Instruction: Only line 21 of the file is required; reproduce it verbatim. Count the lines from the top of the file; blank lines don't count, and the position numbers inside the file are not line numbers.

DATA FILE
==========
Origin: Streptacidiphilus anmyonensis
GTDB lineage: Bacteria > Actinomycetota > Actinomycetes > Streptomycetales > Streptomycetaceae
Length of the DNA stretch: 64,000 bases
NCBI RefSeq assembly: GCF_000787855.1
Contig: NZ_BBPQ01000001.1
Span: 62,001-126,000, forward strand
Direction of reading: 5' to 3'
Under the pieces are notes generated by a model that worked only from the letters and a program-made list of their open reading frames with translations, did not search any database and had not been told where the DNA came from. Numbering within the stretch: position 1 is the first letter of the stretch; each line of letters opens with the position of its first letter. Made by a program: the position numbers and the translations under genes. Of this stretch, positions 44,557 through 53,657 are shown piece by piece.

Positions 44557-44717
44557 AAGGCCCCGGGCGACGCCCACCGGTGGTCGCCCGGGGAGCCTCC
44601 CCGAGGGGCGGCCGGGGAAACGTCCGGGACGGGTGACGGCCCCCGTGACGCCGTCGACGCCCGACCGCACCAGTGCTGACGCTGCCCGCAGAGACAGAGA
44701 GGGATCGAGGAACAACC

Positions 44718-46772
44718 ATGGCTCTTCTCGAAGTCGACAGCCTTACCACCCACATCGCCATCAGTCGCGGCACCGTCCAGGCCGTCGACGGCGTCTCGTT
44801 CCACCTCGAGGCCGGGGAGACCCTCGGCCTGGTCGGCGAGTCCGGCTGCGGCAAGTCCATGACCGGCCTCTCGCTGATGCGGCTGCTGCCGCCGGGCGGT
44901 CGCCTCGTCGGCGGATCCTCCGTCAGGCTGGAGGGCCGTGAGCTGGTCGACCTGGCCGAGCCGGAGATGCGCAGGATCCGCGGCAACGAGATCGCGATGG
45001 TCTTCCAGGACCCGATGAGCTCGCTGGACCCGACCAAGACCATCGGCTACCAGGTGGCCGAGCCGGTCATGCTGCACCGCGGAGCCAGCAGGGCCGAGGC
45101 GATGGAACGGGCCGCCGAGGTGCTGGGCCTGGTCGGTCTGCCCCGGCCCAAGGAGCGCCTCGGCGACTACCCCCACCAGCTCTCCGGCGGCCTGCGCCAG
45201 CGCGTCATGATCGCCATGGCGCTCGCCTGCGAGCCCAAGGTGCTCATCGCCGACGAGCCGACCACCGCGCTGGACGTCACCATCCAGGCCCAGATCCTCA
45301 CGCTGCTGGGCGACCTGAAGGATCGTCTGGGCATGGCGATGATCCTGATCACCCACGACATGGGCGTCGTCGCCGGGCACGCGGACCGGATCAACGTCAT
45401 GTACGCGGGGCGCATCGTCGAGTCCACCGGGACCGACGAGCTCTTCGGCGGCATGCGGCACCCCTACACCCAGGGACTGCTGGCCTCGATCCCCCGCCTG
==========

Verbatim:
45401 GTACGCGGGGCGCATCGTCGAGTCCACCGGGACCGACGAGCTCTTCGGCGGCATGCGGCACCCCTACACCCAGGGACTGCTGGCCTCGATCCCCCGCCTG